JotBlue is available as a free download in the Google Play Store. For more details, check out the video below and visit the JotBlue website. JotBlue is also on Facebook and @jotblue on Twitter.

Friday, December 20, 2019

Duel Quiz is a fantasy app for global soccer fans

As the NFL football season rolls toward the playoffs and the Super Bowl, millions of Americans are checking their mobile phones for updates on their favorite teams and fantasy league players.

But in much of the rest of the world, fans are following a different sport, the one Americans call soccer. And those fans also have a mobile app and a fantasy game they can play.

Football Duel Quiz is a turn based multiplayer trivia game for all designed for soccer fans around the world. Users play as a member of their favorite club and they compete against other club fans. Points are scored in during six round of trivia questions.

To score points, players answer questions like this one: "Who was the first man to bring any major silverware for the Manchester United?" With each win, points are contributed to the player's chosen team. Like a real life football league, the game has clubs standings for each league, with rankings determined based on their fans' contributed points. And as in real club soccer, after each  season, the top two clubs are promoted to a higher football league while the bottom are relegated to a lower league.

The game includes the top 64 football clubs from around the world in three football leagues. The developers say more clubs will be added in the future.

Football Duel Quiz is available as a free download in the Google Play Store

Monday, December 9, 2019

loveBuds let you share music, movies and video calls

When my wife and I travel together we often share a movie on my computer or tablet. But that only happens when I remember to bring along two sets of earbuds and a little splitter cable so we can both plug into the same headphone jack.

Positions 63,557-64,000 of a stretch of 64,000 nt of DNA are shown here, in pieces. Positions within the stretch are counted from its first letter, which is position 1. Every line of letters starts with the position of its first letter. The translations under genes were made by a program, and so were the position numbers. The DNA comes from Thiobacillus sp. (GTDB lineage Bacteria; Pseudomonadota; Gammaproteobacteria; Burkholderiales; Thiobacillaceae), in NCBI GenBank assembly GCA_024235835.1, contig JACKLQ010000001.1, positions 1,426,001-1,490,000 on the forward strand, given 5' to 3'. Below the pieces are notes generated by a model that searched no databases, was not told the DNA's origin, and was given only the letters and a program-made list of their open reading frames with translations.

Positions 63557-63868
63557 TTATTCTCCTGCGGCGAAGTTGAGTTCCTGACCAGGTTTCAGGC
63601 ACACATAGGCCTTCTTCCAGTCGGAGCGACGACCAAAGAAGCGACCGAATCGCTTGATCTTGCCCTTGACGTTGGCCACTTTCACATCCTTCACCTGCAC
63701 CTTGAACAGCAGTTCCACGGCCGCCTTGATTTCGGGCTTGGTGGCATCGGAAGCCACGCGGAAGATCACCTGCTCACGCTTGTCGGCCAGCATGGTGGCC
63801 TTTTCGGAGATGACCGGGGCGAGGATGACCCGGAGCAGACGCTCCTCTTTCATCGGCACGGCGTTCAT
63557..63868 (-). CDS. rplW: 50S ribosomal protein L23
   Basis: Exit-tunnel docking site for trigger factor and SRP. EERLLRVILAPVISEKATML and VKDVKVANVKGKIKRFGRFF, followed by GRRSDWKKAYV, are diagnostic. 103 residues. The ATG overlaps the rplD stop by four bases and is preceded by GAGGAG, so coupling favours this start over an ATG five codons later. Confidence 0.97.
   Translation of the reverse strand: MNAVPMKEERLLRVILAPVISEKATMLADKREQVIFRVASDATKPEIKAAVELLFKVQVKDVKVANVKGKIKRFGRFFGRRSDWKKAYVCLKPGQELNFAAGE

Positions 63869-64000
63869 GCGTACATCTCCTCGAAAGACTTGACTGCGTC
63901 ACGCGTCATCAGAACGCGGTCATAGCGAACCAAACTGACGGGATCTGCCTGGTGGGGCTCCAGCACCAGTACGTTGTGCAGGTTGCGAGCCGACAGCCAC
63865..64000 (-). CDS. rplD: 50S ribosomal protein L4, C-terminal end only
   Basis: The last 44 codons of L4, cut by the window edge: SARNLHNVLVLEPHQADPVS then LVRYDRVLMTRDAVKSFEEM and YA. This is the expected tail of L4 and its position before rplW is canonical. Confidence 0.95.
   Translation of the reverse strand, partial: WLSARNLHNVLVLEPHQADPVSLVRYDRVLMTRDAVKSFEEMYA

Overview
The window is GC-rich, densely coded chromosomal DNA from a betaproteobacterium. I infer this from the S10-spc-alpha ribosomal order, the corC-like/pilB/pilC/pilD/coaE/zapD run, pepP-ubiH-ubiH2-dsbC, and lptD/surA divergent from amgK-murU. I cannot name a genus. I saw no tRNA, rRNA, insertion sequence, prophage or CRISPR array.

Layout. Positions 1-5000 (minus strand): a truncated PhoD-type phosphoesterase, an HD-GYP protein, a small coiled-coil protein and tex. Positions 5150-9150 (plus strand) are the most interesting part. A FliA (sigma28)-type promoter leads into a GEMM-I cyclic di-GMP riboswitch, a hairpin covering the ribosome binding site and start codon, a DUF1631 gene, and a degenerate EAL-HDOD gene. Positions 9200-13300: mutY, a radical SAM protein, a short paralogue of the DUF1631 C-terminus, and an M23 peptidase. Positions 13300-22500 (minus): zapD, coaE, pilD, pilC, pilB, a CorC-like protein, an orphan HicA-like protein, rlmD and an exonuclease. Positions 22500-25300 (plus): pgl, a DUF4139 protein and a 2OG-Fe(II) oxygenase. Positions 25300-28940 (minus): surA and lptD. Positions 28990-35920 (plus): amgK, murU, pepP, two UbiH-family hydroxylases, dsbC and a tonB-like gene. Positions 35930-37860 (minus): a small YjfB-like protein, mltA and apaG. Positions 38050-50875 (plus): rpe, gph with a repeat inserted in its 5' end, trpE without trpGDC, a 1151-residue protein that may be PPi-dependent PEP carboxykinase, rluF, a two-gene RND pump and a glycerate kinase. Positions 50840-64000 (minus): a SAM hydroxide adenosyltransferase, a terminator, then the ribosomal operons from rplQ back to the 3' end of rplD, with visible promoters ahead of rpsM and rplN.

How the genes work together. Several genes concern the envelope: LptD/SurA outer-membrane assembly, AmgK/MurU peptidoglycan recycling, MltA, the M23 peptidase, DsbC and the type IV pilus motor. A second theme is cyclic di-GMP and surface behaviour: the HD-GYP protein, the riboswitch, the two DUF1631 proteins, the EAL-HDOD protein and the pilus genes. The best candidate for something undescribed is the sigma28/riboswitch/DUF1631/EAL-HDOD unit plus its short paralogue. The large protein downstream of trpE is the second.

Then there are times when I want to share a song with her. What do I do - offer her one earbud and half of the the stereo?

Those are the times when I wondered why no one had created dual earbuds with two sets built into one plug.

It turns out someone has. They're called loveBuds and they're much more practical than a couple of standard earbuds plugged into a splitter.

For example, loveBuds have separate microphones and volume controls. Dual mics mean my wife and I can both participate in a Skype or Facetime video call. And the volume control lets me crank up the movie sound without blasting her.

The buds are colored black and pink, so users will always know which pair are his and which are hers.

And the cables are long enough to let us use them if we were sitting across from each other at a dining table, for example, or strolling through a museum.

The loveBuds have a standard audio pin plug so they would work fine with my laptop computer and with many mobile phones and tablets. Users who have newer Apple phones or tablets will need to have their own adapter.

You can get more details at the loveBuds website or order a set for $34.99 from Amazon.

Sunday, December 8, 2019

Source Rabbit launches desktop CNC milling machine

The development of 3D printers has made it easy to create prototype products, custom prosthetics and architectural models. But what if you need a replacement part of an antique motorcycle or a replacement for a metal item that is no longer manufactured?

Computer-controlled milling machines are also moving to the desktop with a new generation of devices that can quickly transform a computer design into a fully-finished item.

The new Micro Mill CNC milling machine from Source Rabbit can function as a router, lathe, drill or grinder. And it works with a wide variety of materials, including aluminum, wood, plastics and PCB boards. It also works with all major computer design computer software.

The Source Rabbit website says the Micro Mill has the kind of high-precision specs that make it a good choice for lab technicians, jewelers, electricians, model makers and precision opticals.

Here are some of those specs:
  • A cutting area of 300x200x180 mm
  • A Z-Αxis column that is exactly 90° with its table  
  • A bed travel area of 300x200 mm
  • All axes are running on hardened 15mm linear rails
  • A waterproof terminal switch on each axes.
To get a closer look at the Micro Mill, visit the Source Rabbit website.

Saturday, December 7, 2019

Inventor wants to put a wind turbine in your yard

Which renewable energy source contributes the most to US energy production? Here's a hint: It's not the sun.